US lawmakers geared up for a tough budget battle after Republicans agreed to a three-month increase to the US debt ceiling but made further extensions of the government's borrowing authority conditional on steep spending cuts.
The Republican-led House of Representatives will hold a vote next week on the temporary measure, Majority Leader Eric Cantor announced at the end of his party's two-day work retreat outside Washington.
The move could help defuse a fiscal time bomb that Congress and the White House face in late February and early March with the nation hitting its debt ceiling, looming automatic federal spending cuts and debate over the budget.
The three-month extension of US borrowing authority would buy time for the Senate to pass a non-binding budget, Cantor said.
The House has approved budgets every year of Barack Obama's presidency, but the Senate has not passed one for four years.
Should they fail to approve a budget by April 15, the legislation would withhold lawmakers' paychecks.
"Members of Congress will not be paid by the American people for failing to do their job. No budget, no pay," Cantor said. "It's time to come together and get to work."
White House spokesman Jay Carney said the administration was "encouraged" by the development.
Obama has repeatedly stressed he will not negotiate on raising the debt ceiling and has demanded that Congress act so the government can meet its obligations.
Some Republicans have signaled they would be willing to let the government shut down unless a debt limit increase was met with an equal reduction in federal spending.
In the two months after Obama's re-election, Republicans and Democrats were locked in a bruising battle over the so-called fiscal cliff, the combination of across-the-board tax hikes and mandated spending cuts that would have kicked in if Congress had not acted by year's end.
A deal was reached to allow taxes to rise only on the very wealthy, but Congress delayed a negotiation on the cuts, known as the sequester, until early March.
Friday's move is seen by some officials as a concession and a sign of a more pragmatic approach to debt talks by House Republicans amid pressure over the prospect of sending the government into default.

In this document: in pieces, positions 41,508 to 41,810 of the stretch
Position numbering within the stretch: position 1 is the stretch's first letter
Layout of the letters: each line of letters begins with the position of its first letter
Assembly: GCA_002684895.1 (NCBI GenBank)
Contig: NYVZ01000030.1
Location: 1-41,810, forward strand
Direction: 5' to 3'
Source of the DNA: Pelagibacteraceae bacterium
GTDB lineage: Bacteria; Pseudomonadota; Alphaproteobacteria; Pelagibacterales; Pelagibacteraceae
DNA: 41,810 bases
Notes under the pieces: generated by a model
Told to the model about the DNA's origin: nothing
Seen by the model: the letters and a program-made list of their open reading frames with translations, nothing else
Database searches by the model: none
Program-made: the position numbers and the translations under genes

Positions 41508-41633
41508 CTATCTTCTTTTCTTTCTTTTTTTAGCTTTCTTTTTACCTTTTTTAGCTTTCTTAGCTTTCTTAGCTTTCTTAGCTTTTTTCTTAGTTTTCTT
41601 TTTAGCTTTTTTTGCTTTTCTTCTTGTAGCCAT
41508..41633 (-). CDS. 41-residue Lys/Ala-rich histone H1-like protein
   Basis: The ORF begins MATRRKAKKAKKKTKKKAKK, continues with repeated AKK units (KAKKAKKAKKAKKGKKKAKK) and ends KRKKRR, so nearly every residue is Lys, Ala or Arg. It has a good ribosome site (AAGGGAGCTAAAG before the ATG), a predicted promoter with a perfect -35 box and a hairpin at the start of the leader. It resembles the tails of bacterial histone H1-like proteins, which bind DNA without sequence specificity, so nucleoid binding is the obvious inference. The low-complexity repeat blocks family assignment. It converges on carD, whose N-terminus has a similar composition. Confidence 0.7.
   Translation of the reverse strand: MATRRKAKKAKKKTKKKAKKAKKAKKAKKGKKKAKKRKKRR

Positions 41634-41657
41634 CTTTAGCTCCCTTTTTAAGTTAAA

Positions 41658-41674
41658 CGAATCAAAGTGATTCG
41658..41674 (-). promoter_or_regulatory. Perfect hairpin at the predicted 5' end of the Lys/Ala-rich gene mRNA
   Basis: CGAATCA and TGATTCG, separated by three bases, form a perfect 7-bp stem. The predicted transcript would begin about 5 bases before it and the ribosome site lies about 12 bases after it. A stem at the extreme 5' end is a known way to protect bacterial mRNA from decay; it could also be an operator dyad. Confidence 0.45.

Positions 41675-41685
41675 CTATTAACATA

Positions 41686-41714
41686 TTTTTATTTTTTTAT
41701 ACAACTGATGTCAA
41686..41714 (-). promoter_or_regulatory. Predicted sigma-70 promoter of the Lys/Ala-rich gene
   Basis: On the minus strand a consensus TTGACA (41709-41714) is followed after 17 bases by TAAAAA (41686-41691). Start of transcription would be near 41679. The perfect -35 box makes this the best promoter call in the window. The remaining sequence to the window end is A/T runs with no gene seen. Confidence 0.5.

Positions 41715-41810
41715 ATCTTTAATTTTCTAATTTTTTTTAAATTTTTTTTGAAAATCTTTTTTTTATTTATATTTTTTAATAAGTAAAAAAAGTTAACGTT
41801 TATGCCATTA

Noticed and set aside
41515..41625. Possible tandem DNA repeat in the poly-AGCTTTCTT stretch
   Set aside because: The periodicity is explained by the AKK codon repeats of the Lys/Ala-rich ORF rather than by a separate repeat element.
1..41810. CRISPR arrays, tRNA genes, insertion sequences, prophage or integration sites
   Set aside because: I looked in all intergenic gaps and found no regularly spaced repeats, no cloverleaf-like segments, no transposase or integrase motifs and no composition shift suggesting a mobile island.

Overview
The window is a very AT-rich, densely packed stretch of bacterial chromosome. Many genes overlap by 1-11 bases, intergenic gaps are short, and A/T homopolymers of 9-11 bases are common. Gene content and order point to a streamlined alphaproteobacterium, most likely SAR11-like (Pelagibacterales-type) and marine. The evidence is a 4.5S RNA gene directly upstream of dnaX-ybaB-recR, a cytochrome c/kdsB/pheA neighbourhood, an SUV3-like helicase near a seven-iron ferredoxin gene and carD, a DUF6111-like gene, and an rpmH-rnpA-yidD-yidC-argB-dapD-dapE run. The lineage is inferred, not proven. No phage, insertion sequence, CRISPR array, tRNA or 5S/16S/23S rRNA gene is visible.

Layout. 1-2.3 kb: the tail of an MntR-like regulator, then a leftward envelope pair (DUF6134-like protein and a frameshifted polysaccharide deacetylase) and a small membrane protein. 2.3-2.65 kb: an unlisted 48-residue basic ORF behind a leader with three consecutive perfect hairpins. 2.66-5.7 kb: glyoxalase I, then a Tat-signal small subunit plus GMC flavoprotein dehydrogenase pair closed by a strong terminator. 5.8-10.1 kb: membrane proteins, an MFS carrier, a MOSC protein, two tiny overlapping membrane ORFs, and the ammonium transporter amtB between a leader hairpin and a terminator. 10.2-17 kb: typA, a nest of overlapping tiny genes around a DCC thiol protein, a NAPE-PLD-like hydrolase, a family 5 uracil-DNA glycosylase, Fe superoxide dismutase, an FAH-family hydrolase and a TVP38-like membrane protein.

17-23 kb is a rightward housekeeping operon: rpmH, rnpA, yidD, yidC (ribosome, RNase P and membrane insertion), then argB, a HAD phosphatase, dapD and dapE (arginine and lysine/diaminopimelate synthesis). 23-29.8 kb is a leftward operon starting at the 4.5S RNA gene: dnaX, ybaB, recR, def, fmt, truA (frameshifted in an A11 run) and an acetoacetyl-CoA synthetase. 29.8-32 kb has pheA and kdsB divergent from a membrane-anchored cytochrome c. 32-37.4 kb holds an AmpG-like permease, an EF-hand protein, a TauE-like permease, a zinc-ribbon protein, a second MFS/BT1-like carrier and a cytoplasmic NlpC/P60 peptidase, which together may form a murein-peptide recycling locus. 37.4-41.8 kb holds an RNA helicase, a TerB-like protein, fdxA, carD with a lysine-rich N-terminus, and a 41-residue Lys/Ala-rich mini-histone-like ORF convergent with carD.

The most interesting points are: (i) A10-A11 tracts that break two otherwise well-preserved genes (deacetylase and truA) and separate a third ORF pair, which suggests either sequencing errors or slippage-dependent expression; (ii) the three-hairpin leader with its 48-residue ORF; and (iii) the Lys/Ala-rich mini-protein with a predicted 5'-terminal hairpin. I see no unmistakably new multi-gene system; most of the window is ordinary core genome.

US stocks edged mostly higher on news of the Republican plan, with the Dow Jones Industrial Average up 0.39 percent to 13,649.70, and the broad-based S&P 500 adding 0.34 percent to close at 1,485.97.
Democratic Senate leader Harry Reid's office suggested he would swiftly bring the Republican measure to a vote.
"If the House can pass a clean debt ceiling increase to avoid default and allow the United States to meet its existing obligations, we will be happy to consider it," Reid's spokesman Adam Jentleson said in a statement.
Congressman Paul Ryan, the powerful House Budget Committee chairman and Republican Mitt Romney's losing vice presidential nominee, backed the proposal but insisted the Senate pass a budget that gives priority to how taxpayer dollars are spent.
Any deal to temporarily raise the debt ceiling "rests on the recognition that our challenge is twofold: We have to pay our bills today, and we have to make sure we can pay our bills tomorrow," Ryan said.
House Speaker John Boehner, the top Republican in Congress, favored the proposal -- and made it clear the debt limit would remain a bargaining chip despite Obama's insistence to the contrary.
"Before there is any long-term debt limit increase, a budget should be passed that cuts spending," Boehner said.
Delaying the debt debate could allow lawmakers to focus first on the $110 billion in mandated cuts set to hit the military and domestic programs this year, as well as the temporary funding that is keeping the government running and which expires at the end of March.